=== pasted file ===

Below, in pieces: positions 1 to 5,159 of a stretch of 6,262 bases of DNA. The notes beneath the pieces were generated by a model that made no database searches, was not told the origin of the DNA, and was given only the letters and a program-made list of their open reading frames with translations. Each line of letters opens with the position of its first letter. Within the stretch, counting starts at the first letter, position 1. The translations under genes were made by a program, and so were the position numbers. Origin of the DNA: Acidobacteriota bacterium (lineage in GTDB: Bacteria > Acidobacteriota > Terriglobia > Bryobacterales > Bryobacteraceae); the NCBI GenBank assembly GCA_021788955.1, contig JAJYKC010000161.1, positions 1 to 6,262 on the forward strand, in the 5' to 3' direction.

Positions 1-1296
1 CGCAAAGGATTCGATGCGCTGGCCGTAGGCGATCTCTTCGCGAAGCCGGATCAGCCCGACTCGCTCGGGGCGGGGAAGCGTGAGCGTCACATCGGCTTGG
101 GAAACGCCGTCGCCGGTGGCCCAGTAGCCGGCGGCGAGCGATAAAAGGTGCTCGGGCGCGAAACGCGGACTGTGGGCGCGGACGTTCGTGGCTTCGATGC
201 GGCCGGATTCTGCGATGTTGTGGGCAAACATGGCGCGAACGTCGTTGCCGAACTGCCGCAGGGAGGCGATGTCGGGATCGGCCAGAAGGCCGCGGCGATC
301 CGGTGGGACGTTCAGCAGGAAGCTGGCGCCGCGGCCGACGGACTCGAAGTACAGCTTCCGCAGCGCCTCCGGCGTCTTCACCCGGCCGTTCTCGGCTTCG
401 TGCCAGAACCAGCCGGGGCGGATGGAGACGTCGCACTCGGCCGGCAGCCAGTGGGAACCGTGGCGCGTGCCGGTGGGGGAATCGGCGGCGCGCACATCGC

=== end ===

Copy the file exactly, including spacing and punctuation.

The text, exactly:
Below, in pieces: positions 1 to 5,159 of a stretch of 6,262 bases of DNA. The notes beneath the pieces were generated by a model that made no database searches, was not told the origin of the DNA, and was given only the letters and a program-made list of their open reading frames with translations. Each line of letters opens with the position of its first letter. Within the stretch, counting starts at the first letter, position 1. The translations under genes were made by a program, and so were the position numbers. Origin of the DNA: Acidobacteriota bacterium (lineage in GTDB: Bacteria > Acidobacteriota > Terriglobia > Bryobacterales > Bryobacteraceae); the NCBI GenBank assembly GCA_021788955.1, contig JAJYKC010000161.1, positions 1 to 6,262 on the forward strand, in the 5' to 3' direction.

Positions 1-1296
1 CGCAAAGGATTCGATGCGCTGGCCGTAGGCGATCTCTTCGCGAAGCCGGATCAGCCCGACTCGCTCGGGGCGGGGAAGCGTGAGCGTCACATCGGCTTGG
101 GAAACGCCGTCGCCGGTGGCCCAGTAGCCGGCGGCGAGCGATAAAAGGTGCTCGGGCGCGAAACGCGGACTGTGGGCGCGGACGTTCGTGGCTTCGATGC
201 GGCCGGATTCTGCGATGTTGTGGGCAAACATGGCGCGAACGTCGTTGCCGAACTGCCGCAGGGAGGCGATGTCGGGATCGGCCAGAAGGCCGCGGCGATC
301 CGGTGGGACGTTCAGCAGGAAGCTGGCGCCGCGGCCGACGGACTCGAAGTACAGCTTCCGCAGCGCCTCCGGCGTCTTCACCCGGCCGTTCTCGGCTTCG
401 TGCCAGAACCAGCCGGGGCGGATGGAGACGTCGCACTCGGCCGGCAGCCAGTGGGAACCGTGGCGCGTGCCGGTGGGGGAATCGGCGGCGCGCACATCGC